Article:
Interviewing the Employer can help a candidate to understand the company better.
by Mary Waldron
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It's never a good idea to go into job interviews blind; we all know that. In addition to doing your homework on the firm, it's also a good idea to think of more practical questions about the environment and job duties and the position in general. Many times, job applicants jump into jobs simply because they seem glamorous or sought-after without even considering some of the major issues.
Like I said, do your homework on the firm first and foremost. Google the firm. Read any pertinent reviews or articles. Find the firm's homepage and browse around to get a feel for the firm's personality and attitude. Learn the names of the partners and other key players. If the opportunity arises during the interview, you will be loaded with information to impress the employer. However, if the firm's basic 411 doesn't come up in conversation, don't start rambling on about how impressive their recent victory was and what an amazing prosecutor so and so is. It will just sound like you're saying, "Hi, I studied your website and memorized all the facts. See how prepared I am?" That only brings one word to my mind: ego. There's no room for that at the associate level—at least in my opinion.
Now, vacuuming up all the firm's details into your head is not all you should be doing. Preparing other meaningful conversation starters and questions will also determine your make-or-break potential.
I hate it when job applicants just sit there, nod, and agree with everything I say. That's just playing it too safe. In addition to making you blend in with the sea of candidates, it also masks any hint of your personality, which will never help you...unless you're a complete jerk.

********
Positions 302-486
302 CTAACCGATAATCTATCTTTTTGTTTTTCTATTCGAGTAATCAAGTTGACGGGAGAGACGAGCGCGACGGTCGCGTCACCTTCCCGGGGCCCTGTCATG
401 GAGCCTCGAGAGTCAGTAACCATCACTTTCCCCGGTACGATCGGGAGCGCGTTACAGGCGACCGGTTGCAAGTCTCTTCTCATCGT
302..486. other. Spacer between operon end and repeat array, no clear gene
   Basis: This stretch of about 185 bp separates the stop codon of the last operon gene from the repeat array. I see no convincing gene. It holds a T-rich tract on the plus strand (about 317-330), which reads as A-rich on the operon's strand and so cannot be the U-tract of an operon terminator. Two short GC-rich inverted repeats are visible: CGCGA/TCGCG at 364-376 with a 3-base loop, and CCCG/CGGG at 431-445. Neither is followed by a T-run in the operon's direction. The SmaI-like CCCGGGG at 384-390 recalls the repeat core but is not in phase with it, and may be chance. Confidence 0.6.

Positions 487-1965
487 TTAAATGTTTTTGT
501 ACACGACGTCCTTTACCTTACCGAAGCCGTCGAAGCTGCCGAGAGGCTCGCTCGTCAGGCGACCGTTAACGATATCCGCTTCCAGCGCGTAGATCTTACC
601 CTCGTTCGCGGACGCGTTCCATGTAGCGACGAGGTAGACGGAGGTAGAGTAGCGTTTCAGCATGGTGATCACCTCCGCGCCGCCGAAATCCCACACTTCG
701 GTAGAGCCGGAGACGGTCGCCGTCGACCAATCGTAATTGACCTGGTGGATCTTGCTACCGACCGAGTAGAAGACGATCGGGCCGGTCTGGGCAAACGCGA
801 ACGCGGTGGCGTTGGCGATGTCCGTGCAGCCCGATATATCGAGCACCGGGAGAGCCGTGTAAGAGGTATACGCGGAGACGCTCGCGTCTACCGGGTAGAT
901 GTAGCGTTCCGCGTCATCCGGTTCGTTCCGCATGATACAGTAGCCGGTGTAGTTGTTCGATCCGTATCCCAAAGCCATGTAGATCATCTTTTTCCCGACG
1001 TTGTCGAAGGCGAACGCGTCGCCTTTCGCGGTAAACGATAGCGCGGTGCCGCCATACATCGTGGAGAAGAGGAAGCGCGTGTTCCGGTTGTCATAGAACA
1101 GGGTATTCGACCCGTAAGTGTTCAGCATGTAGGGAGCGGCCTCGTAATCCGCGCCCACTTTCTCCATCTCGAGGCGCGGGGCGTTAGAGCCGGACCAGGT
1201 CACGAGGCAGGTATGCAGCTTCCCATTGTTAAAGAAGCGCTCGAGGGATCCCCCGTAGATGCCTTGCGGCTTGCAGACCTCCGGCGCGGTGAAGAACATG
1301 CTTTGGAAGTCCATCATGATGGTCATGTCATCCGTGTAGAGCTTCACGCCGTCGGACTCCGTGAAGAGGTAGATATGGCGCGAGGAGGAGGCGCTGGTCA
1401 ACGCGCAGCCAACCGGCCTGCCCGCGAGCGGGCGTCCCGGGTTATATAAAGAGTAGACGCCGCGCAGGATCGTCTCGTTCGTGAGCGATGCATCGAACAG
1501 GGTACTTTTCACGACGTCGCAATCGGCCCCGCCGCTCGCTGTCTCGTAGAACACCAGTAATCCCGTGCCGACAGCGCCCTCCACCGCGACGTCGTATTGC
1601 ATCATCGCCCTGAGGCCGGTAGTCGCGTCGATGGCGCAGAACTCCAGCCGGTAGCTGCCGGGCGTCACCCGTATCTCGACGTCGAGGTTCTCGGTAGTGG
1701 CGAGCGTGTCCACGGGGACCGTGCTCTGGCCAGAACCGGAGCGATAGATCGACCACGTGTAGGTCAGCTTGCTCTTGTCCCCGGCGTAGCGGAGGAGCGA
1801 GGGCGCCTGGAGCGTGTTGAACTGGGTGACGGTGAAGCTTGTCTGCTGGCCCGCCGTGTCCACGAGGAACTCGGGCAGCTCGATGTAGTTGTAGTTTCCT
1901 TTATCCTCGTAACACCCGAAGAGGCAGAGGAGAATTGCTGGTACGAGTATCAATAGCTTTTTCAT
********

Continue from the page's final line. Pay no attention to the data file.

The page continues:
Think about the office's atmosphere and what suits you. Ask about the work environment and the group dynamic. Does everyone joke around and talk, or do they all escape into their own little worlds during the workday?
Ask questions about what your job would entail. Have the employer explain what types of projects and cases you would be focusing on. Once he or she lays out a description of the job and what it involves, you can throw out all the ways in which you fit that job. It's really just a slick way to promote yourself.
For example, if an employer says you would handle more of the estate planning cases, you can say something like, "Oh, that would be good because I interned at a wills and estate planning firm during my last semester in law school." Once the employer gives you the green light, you can just cruise into ways to tie yourself to the job. Just make sure what you tell them is true. Use what they tell you to tailor yourself and your experience to the position.
Don't be afraid to raise these types of issues and questions. It will communicate that you're interested in the job and eager to bring all you can to the mix. You won't be that annoying serial question-asker until you start asking redundant and irrelevant questions. But above all, know yourself, and know where you should draw the line with certain lines of questioning.
You can even call ahead to ask a current employee (who is not the interviewer) about his or her opinion of the firm and his or her particular experience. A quick five-minute assessment of the job will suffice. The following questions are all good ones to ask:
How long have you been with the firm?
How long do you envision yourself staying at this firm?
What is the work environment like?
Do you feel you are fully compensated for the level and amount of work you do?
Asking a current employee about these issues will help you create questions to ask during the interview.
There is, however, one huge question that you should save until the end of the last interview: "What would my salary be, and when would I be eligible for a raise?" Although the answer to that question can make or break an opportunity, don't worry about salary concerns until they really matter. You don't want to come off as a money-grubber! In some cases, I would actually wait until the job is offered; that way, the employer is already in love with you, meaning he or she will be more willing to negotiate if need be.
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